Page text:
Saturday , April 17 2021

Pregnant women are at risk for HCV benefits from Universal Screen



SAN FRANCISCO – Universal screening tests for pregnant women at risk for hepatitis C virus (HCV) infection are a more efficient and cost-effective diagnostic approach compared to risk-based screening, the researchers said here.

In a sample of nearly 20,000 pregnant women, universal screening was associated with an increased likelihood of patients showing positive RNA results (OR 1.8, 95% CI 1.5-2.3, P<0.001) and confirmed the active infection (OR 2.1, 95% CI 1.4-3.0, P<0.001). However, universal screening did not increase the likelihood of a positive HCV antibody test compared to a risk-based approach (odds ratio 1.1, 95% CI 0.9-1.4, P= 0.346), reported Michelle Rose, MBA, from Norton Healthcare in Louisville, Kentucky, and colleagues.

They also found that universal screening was more cost effective than risk-based screening in this population, with universal screening showing an additional cost-effectiveness ratio of $ 2,905, which was "well below the willingness-to-pay threshold" set at $ 100,000 per quality adjusted life years earned, Rose said MedPage Today.

"Risk-based antibody screening alone loses a large number of pregnant women who are not correctly identified with active infections and thus cannot connect them to treatment," Rose said during a presentation at the annual Heart Meeting, sponsored by the American Association for the Study of Liver Diseases (AASLD ) "Universal screening seems to effectively increase the likelihood that infected pregnant women are identified and can therefore be associated with care and treatment."

Rose said that including the reflex part of RNA PCR from this test during initial screening of patients can reduce the possibility of false positive antibody tests, and can accelerate how quickly patients are referred to treatment. "By simplifying testing and universal diagnostic and screening processes, what we found is that it really shortens the time that patients know [HCV] and can be associated with proper care, "Rose said MedPage Today.

Jordan Feld, MD, MPH, from the Toronto West Heart Hospital Center, said a faster relationship with care could prevent the spread of the disease and that it could provide a platform where providers and patients could more easily discuss existing risk factors that were possible before go unnoticed.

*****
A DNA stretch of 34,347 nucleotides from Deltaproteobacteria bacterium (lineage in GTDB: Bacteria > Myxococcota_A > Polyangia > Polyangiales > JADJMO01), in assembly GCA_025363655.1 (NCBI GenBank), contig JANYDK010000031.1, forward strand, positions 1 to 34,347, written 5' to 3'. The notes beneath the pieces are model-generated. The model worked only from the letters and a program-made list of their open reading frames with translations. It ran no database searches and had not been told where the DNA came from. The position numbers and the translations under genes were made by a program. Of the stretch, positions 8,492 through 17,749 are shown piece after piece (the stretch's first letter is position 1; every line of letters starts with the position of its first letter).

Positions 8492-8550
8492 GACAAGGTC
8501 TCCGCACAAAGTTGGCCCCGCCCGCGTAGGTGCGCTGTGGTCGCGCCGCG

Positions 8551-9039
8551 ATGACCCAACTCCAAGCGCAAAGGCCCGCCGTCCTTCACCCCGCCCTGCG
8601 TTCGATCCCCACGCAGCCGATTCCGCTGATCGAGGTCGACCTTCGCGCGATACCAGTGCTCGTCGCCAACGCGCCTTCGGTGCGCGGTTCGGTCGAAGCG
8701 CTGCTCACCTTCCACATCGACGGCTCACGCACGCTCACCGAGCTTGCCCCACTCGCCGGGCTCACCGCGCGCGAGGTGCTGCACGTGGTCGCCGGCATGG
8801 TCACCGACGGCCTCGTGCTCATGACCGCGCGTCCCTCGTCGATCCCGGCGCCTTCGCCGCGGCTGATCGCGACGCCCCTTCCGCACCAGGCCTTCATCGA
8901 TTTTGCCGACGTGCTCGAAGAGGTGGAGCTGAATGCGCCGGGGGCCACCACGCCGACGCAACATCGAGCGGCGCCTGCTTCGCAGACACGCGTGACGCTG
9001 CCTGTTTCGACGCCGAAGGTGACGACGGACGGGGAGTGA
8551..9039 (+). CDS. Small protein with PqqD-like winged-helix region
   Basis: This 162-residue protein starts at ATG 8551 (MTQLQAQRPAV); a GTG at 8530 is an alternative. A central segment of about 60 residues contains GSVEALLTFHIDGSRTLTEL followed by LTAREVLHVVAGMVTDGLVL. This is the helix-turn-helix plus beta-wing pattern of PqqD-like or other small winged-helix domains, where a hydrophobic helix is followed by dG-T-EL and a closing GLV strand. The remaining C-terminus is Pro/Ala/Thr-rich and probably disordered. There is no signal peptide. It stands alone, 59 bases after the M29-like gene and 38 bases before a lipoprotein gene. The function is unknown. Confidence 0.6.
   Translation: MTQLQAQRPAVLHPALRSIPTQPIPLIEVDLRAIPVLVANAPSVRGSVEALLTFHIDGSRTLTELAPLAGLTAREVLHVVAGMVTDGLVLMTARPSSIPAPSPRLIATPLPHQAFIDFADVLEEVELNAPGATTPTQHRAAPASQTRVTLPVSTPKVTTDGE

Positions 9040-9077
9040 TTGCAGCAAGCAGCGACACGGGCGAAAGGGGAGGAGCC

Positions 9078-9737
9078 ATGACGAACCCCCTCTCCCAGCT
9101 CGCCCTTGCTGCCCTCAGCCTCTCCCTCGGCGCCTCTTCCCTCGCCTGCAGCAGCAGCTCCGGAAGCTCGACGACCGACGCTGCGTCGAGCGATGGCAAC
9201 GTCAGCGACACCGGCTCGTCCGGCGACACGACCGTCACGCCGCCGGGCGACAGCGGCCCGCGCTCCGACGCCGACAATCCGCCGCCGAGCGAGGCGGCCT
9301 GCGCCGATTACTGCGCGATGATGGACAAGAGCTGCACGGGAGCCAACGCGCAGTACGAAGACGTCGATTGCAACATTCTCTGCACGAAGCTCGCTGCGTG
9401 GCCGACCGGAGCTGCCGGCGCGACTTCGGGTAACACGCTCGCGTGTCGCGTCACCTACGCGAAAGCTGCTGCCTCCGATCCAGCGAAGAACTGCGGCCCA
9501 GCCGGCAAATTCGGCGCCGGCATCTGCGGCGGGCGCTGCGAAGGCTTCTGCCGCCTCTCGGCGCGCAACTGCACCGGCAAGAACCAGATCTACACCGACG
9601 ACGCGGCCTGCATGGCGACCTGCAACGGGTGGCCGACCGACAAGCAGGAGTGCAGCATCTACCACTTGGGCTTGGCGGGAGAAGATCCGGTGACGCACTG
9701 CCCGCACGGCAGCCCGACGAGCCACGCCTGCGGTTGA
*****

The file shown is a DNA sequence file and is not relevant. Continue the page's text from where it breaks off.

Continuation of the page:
"Even if you can't take care of people, there are very important benefits to connecting people with medical care, and treating them before the next shipment," he said. "I think this is a very good opportunity to involve them in reducing their harm to injecting drug use."

Overall, 19,453 women, ages 13-52, were included in the analysis. All were treated at Norton Healthcare in Louisville. The state of Kentucky is in the epicenter of the opioid crisis, and sees increased HCV detection rates in young women almost 10 times higher than the general US, Rose reported.

Because of the increase in risky patients, Rose said Norton Healthcare implemented a universal screening policy for risky pregnant women in 2016. The study collected data from 10,420 pregnant women in a retrospective analysis of the risk-based approach used in the health system from 1 May 2014 to 31 December 2015. and 9,033 women in a prospective analysis of a universal approach with RNA PCR reflexes were used from 1 May 2016 to 31 December 2017.

The authors examined the proportion of positive screens and confirmatory tests carried out during these two periods, and found that when moving from risk-based to universal screening, seropositive rates increased from 4.3% to 4.9%. This means that during a period of center-based risk, a large number of women are missed, Rose said.

Feld said this uptick was "surprising," because moving to a wider screening population would usually lower the positive level. He said this trend could be attributed to failure to identify patients as risky, or a significant increase in population risk for 2 years. Either way, this difference means that only a small percentage of patients are really at risk of being detected by risk-based screening, he said.

AASLD announces the latest guidelines that recommend "all pregnant women be tested for HCV infection, ideally at the start of their prenatal care." This HCV guideline, made in collaboration with the Infectious Diseases Society of America (IDSA), states that universal screening will increase opportunities for education and referral and allow for earlier treatment. In the end, it will "improve women's health" and "prevent the transmission of HCV in the future."

Rose said she wanted to see additional studies comparing various methods linking subpopulations with treatments to determine how these women could be well guided in treatment, and how to have the greatest impact on HCV removal.

Rose also noted that the bill proposed in the Kentucky parliament (SB250) recommended testing for children born to pregnant women who had positive HCV test results.

"Therefore, we are conducting screening and linkages to care strategies for infants and children exposed to HCV through prenatal and household transmission, as well as linkages to treatment strategies for women identified as HCV positive during pregnancy," Rose said in a broadcast AASLD press.

Rose expressed support from Gilead Sciences.

2018-11-1100: 00: 00-0500

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